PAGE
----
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Lawsuit claims negligence in death of inmate

Donald Wayne Cline, of Kearneysville, W.Va., was found unresponsive at Eastern Regional Jail on July 22, 2009

August 11, 2011|By MATTHEW UMSTEAD | matthew.umstead@herald-mail.com

MARTINSBURG, W.Va. — The widow of a man who died at Eastern Regional Jail in Martinsburg two years ago claims in a lawsuit filed last month that authorities were negligent in his death.

Donald Wayne Cline, 47, of Kearneysville, W.Va., was found unresponsive at Eastern Regional Jail on July 22, 2009, within hours after he was arrested and charged with driving under the influence of controlled substances or drugs, police have said.

The lawsuit filed on July 20 by Tina Cline names as defendants the Berkeley County Commission (now Berkeley County Council); Berkeley County Sheriff's Deputy Chris Cochran; PrimeCare Medical of West Virginia Inc.; Sandra Parker, a licensed practical nurse employed by PrimeCare; and the West Virginia Regional Jail and Correctional Facility Authority.  

Sandra Parker and her employer, PrimeCare Medical, which provides medical services to inmates under a contract with the jail, could not reached for comment.

Cochran also could not be reached for comment.

Joseph C. Thornton, cabinet secretary of the state Department of Military Affairs and Public Safety, which oversees the West Virginia Regional Jail and Correctional Facility Authority, said Wednesday he couldn't comment on the lawsuit.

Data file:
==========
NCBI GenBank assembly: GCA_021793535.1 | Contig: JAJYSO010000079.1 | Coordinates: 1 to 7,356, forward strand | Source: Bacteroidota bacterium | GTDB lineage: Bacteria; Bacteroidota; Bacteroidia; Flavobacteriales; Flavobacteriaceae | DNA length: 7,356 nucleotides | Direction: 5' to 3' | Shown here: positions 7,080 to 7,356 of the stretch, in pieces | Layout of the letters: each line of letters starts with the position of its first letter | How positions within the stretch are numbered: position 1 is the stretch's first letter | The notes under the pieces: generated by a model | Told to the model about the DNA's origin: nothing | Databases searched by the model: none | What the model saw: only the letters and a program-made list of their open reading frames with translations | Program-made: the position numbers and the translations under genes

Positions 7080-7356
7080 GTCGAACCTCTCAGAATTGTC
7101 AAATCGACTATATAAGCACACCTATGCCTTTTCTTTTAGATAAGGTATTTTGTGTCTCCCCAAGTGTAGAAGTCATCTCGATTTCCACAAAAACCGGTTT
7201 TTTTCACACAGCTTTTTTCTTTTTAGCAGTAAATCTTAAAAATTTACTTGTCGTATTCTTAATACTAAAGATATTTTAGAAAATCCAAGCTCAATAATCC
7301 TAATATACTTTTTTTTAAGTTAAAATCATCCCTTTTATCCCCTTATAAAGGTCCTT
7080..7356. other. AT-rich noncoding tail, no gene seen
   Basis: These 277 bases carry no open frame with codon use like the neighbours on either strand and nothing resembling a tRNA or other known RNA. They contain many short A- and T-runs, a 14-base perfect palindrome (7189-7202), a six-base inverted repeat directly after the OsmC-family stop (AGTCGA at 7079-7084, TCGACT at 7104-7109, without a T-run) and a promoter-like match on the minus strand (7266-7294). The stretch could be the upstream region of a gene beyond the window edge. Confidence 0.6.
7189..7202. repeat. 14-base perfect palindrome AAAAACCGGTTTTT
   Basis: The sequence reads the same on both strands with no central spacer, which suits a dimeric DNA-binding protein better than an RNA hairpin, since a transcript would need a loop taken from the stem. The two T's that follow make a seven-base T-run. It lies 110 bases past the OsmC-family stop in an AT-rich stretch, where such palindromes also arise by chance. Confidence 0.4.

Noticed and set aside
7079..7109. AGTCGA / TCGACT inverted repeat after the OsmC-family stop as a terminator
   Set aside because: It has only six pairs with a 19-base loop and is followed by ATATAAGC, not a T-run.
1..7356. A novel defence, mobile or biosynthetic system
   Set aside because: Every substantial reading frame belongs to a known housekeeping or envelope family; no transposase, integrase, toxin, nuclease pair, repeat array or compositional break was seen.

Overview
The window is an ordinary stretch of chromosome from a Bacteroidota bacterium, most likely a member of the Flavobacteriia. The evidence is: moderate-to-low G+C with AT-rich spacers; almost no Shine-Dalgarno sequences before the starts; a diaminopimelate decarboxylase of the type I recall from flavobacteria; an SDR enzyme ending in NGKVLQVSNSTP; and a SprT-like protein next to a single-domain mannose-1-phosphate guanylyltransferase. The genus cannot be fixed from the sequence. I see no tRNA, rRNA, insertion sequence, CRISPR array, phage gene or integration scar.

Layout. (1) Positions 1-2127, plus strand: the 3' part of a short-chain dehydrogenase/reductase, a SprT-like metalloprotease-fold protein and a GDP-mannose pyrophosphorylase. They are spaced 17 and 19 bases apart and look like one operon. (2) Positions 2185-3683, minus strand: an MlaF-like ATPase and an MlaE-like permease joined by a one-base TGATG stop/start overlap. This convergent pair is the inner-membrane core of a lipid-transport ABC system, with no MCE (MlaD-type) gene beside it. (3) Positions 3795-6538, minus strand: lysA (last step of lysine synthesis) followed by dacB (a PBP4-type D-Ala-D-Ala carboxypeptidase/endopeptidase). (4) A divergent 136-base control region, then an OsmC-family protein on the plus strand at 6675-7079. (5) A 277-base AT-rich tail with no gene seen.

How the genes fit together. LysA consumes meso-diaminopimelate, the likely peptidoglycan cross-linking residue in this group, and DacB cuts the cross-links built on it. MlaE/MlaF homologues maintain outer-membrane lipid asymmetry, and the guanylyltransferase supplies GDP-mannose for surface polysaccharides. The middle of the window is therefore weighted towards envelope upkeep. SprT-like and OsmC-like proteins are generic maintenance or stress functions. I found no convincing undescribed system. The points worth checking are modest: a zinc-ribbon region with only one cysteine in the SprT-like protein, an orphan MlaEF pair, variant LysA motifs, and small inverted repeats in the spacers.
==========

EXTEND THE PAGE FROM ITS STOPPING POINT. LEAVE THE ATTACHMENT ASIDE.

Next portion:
County government legal counsel Norwood Bentley III and Sheriff Kenneth M. Lemaster also declined to comment Wednesday.

"Obviously, it was sad the guy died," Bentley said.

Bentley said he expects the county council likely will ask the court to dismiss the budget-balancing arm of county government from the case because it did not have any involvement in the incident.

The state Supreme Court of Appeals several years ago generally recognized the council as a co-employer of all county employees, Bentley said.

Damages requested in the lawsuit include monetary relief for "sorrow, mental anguish and solace," loss of income of the deceased and funeral expenses, according to court documents. The lawsuit did not seek a specific amount of monetary relief.

The civil action has been assigned to 23rd Judicial Circuit Judge Gray Silver III, according to court documents.

Cline's cause of death was the result of combined methadone, carisoprodol, diazepam and butalbital intoxication with over-ingestion of prescribed methadone, according to the lawsuit.

When tested after the accident, police said Cline had a blood-alcohol concentration of .05. But Cline nearly fell into the roadway during field-sobriety tests, and Cochran stopped the examination for Cline's safety and took him into custody, according to court documents. The state legal limit .08.

 Police have said that Cline was driving a white, 1988 Chevrolet S-10 pickup west on Charles Town Road when it rear-ended another vehicle, according to court documents.

Cline had slurred speech at the time and Cochran smelled a strong odor of alcohol coming from the man, the court documents said.

But Cline told Cochran he had taken diazepam, also known as valium, and methadone before driving, the documents said.

The lawsuit alleges that Cline was cleared by Parker to be admitted to the jail without a medical clearance from a physician, and then the deceased was not placed under direct supervision by jail authorities.

Cochran is faulted in the lawsuit for failing to take Cline to City Hospital for medical evaluation after the vehicle crash, given his condition, the documents said.

The lawsuit also alleges the deputy failed to notify Parker of Cochran's condition, the documents said.

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